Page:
Congress has presented President Donald Trump with a bill that could provide an avenue for DoD to give active service members access to medical cannabis
A new defense bill could open the door for active duty soldiers to use marijuana for medicinal purposes. The National Defense Authorization Act (HR-2810) gives the Department of Defense, rather than the Food and Drug Administration (FDA), the authority to approve drugs and medical devices.
The bill is designed “to reduce the number of deaths or the severity of harm to members of the armed forces… caused by a risk or agent of war.” It doesn’t specifically list medical marijuana, yet it could be used to allow military members serving outside the United States the freedom to use non-FDA-approved substances including cannabis. In other words, it would give the Pentagon the authority to distribute medical marijuana.
After being approved the U.S. House of Representatives on November 14, and then agreed to by the Senate on November 16, the measure was sent to President Donald Trump, who hasn’t given any indication as to whether he plans to sign the bill.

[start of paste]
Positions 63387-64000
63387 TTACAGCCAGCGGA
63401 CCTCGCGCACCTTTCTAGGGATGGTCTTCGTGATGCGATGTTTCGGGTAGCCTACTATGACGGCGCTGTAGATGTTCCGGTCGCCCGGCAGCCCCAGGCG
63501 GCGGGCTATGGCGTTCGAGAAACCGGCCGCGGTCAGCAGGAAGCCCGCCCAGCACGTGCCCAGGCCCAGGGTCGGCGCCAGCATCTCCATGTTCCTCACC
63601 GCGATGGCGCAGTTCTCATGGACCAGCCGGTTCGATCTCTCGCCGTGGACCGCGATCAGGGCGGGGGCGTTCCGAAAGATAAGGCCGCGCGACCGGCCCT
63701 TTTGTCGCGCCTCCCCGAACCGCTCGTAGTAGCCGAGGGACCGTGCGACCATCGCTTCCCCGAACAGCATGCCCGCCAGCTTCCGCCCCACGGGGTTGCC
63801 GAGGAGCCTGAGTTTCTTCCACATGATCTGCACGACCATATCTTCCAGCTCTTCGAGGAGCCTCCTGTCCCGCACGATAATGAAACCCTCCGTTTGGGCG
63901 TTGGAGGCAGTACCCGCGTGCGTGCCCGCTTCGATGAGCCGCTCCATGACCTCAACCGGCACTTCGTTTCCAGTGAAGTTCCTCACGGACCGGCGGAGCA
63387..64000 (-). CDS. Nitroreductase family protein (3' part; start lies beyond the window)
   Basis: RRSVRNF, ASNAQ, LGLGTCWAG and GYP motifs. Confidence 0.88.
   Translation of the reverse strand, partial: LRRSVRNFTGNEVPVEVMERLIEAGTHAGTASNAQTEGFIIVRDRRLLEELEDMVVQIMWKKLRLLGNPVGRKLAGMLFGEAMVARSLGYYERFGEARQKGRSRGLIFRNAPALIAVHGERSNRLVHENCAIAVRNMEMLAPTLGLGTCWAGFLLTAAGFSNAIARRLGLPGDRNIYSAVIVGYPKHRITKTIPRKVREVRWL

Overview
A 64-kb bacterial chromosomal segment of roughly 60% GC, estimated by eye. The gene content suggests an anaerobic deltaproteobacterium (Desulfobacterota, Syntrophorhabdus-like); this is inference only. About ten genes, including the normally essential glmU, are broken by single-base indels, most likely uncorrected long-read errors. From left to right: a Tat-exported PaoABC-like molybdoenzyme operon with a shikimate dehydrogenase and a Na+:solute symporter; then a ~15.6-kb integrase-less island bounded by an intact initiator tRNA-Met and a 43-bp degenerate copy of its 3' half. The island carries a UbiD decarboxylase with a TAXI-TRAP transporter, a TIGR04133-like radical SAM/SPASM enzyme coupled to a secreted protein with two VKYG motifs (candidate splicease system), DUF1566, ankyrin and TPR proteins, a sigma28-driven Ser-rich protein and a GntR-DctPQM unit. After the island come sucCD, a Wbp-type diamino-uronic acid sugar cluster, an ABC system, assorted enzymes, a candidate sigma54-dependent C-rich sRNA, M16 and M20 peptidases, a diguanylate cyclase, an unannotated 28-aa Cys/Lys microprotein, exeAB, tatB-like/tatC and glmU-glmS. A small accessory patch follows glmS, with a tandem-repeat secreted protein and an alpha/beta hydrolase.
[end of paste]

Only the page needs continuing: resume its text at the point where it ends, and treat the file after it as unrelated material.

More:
As of now, the FDA has the sole power to authorize medical drugs and devices. Federally, marijuana is classified as a Schedule I substance and therefore illegal, prohibiting Veterans Affairs (VA) from discussing and recommending medical cannabis.
Section 732 of HR-2810 would allow the Department of Defense to sidestep the FDA and marijuana’s Schedule I status to sign off on cannabis as a medical treatment to those serving the country overseas.
Lawmakers supporting the bill, including House armed Services Chairman Mac Thornberry (R-Texas), said the bill is long overdue and necessary, claiming the FDA isn’t acting swiftly enough to provide troops with the medical support they need.
“The chairman has perfect moral clarity on this provision, and there is no doubt in his mind that it is the right thing to do for the troops,” said House Armed Services spokesman Claude Chafin.
“This bill is the result of a lengthy, bipartisan process to ensure that United States military’s needs are properly met,” said Rep. Bill Shuster (R-PA), a senior member of the House Armed Services Committee.